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Pacific Northwest Sushi Redmond

Excellent old school sushi in or around Redmond? Have car

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Excellent old school sushi in or around Redmond? Have car

KK | May 24, 2006 12:09 PM

I'm a hound from the SF Bay Area and will be flying into Seattle, staying in Redmond (first time there) on a Monday afternoon next month and will have a rental car (and some maps).

Looking to enjoy the evening with one dinner and am jonesing for good old school style sushi (nigiri), keeping it as simple, fresh, and delicious as possible. I've been to Shiro's at this board's recommendation 3 years back, but did not find it as impressive (didn't hate it but it didn't blow me away). I did like the fact they had live uni that night I was there (straight from the spikey bodies) and should have ordered it.

Did a search for some time and found recommendations for Kisaku and Nishino, and a few others places I have never heard of before. Are these way better than Shiro's or Saito? Do I have to drive into the Seattle area from Redmond to get that kind of quality, or is there somewhere worthy that's closer to or within Redmond? 20 to 30 mins drive would be reasonable for me.

To give an idea of what I'm looking for:

- good selection of sushi neta/fish toppings across the board (clam family, white fish variety, silvery shiny fish types) and not just your standard maguro, hamachi, ebi. Extra points if the restaurant actually serves locally available fish for sushi (and which fish types are they?) Some SF Bay Area sushi bars claim their mirugai comes from the Pacific Northwest.

- well prepared sumeshi (vinegared rice). Not overly marinated/sour, but just right and complements the fish topping(s). Good pearly grains.

- well molded nigiri, doesn't fall apart when I pick it up with chopsticks (or by hand). Good ratio and balance of fish to rice that fits into the mouth (and not small fish and huge rice ball)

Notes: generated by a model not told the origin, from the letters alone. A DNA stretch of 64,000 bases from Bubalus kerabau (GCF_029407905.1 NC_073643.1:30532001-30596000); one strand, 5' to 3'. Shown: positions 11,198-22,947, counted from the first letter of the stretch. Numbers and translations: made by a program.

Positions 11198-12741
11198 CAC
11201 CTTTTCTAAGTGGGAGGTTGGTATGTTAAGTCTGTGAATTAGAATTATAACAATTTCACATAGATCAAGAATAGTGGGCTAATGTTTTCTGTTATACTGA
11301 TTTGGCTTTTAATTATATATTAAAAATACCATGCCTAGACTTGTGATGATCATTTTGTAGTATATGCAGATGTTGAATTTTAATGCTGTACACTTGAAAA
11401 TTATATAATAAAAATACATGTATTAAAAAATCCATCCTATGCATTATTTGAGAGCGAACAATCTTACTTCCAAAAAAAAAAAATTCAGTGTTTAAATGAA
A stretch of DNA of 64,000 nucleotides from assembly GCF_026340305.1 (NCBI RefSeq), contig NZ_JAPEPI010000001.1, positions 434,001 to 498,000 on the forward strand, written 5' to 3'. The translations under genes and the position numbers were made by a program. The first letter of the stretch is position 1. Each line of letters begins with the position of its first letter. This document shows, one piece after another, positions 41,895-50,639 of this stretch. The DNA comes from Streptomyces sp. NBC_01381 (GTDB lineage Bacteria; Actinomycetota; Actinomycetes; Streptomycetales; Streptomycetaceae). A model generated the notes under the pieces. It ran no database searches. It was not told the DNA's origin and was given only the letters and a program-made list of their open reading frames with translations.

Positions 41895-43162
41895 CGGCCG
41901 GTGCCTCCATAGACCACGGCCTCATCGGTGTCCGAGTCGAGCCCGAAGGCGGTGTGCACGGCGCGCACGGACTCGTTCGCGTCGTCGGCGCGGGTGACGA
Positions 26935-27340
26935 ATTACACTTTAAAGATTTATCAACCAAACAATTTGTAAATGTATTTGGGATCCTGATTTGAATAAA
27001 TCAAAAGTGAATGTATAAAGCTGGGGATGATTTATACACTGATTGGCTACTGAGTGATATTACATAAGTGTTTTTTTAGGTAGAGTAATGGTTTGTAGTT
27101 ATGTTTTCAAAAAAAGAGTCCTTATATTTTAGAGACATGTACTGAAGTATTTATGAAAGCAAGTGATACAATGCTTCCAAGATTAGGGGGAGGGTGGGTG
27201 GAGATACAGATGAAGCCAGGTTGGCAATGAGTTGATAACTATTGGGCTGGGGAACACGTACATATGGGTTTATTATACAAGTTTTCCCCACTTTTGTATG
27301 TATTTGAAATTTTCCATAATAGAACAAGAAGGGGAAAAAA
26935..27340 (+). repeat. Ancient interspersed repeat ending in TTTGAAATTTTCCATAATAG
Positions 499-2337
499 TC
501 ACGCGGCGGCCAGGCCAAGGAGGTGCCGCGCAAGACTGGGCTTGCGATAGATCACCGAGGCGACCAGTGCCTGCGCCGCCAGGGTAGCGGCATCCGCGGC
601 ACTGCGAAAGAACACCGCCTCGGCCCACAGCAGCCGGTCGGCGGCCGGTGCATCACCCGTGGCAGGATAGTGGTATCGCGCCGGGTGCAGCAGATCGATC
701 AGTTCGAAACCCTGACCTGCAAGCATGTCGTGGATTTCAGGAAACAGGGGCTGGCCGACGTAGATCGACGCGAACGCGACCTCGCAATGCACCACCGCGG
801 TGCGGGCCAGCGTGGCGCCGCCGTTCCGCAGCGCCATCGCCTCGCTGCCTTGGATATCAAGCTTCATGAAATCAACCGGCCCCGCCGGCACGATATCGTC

- extra points if chef makes his own tamago-yaki in house, and marinates his own saba, or makes the less popular maguro zuke (marinated tuna). Huge bonus if he marinates his own kohada and also prepares anago in house.

- oh yeah, the place needs to be open on a Monday night. Might stick around for a quick early dinner before I board the plane on Tuesday, so something that is open on Tuesday evening as well?

If none of the above can be found, I'd be willing to try something off the beaten path or fusion(y) a la Nishino's.

I also would love to know what to expect, if I walk into one of your recommendations for the first time and order omakase (generally not recommended where I'm from unless the chef is able to read your mind as to what you like and your personality). Shiro's omakase had a mix of sashimi, rolls, fusion-y type dishes that didn't click with me, and nigiri.

Last question and off topic, so where is Chinatown or the heaviest concentration of Chinese restaurants/businesses/supermarkets in or within driving distance from Redmond?

Thanks Hounds!!!

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